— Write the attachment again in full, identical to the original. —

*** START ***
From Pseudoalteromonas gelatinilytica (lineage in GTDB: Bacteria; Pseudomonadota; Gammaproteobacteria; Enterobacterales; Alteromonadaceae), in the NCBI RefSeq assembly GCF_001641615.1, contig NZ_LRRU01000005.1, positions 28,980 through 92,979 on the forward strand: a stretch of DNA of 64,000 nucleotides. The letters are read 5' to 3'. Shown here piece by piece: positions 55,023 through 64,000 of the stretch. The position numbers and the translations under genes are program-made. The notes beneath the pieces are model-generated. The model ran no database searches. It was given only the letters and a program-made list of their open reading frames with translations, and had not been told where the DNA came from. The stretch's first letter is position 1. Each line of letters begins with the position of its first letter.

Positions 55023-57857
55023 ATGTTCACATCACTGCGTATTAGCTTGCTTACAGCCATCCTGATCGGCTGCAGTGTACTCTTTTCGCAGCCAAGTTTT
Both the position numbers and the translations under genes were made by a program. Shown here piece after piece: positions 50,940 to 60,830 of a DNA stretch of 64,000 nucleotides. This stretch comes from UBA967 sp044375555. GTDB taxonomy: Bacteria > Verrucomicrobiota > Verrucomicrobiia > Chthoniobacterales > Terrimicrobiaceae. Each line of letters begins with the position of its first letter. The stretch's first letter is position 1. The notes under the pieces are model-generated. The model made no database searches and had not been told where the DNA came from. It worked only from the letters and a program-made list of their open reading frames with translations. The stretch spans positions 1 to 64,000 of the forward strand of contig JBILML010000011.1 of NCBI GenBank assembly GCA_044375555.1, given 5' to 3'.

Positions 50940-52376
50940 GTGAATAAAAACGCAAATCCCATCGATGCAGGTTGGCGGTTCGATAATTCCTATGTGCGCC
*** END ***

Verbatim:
From Pseudoalteromonas gelatinilytica (lineage in GTDB: Bacteria; Pseudomonadota; Gammaproteobacteria; Enterobacterales; Alteromonadaceae), in the NCBI RefSeq assembly GCF_001641615.1, contig NZ_LRRU01000005.1, positions 28,980 through 92,979 on the forward strand: a stretch of DNA of 64,000 nucleotides. The letters are read 5' to 3'. Shown here piece by piece: positions 55,023 through 64,000 of the stretch. The position numbers and the translations under genes are program-made. The notes beneath the pieces are model-generated. The model ran no database searches. It was given only the letters and a program-made list of their open reading frames with translations, and had not been told where the DNA came from. The stretch's first letter is position 1. Each line of letters begins with the position of its first letter.

Positions 55023-57857
55023 ATGTTCACATCACTGCGTATTAGCTTGCTTACAGCCATCCTGATCGGCTGCAGTGTACTCTTTTCGCAGCCAAGTTTT
Both the position numbers and the translations under genes were made by a program. Shown here piece after piece: positions 50,940 to 60,830 of a DNA stretch of 64,000 nucleotides. This stretch comes from UBA967 sp044375555. GTDB taxonomy: Bacteria > Verrucomicrobiota > Verrucomicrobiia > Chthoniobacterales > Terrimicrobiaceae. Each line of letters begins with the position of its first letter. The stretch's first letter is position 1. The notes under the pieces are model-generated. The model made no database searches and had not been told where the DNA came from. It worked only from the letters and a program-made list of their open reading frames with translations. The stretch spans positions 1 to 64,000 of the forward strand of contig JBILML010000011.1 of NCBI GenBank assembly GCA_044375555.1, given 5' to 3'.

Positions 50940-52376
50940 GTGAATAAAAACGCAAATCCCATCGATGCAGGTTGGCGGTTCGATAATTCCTATGTGCGCC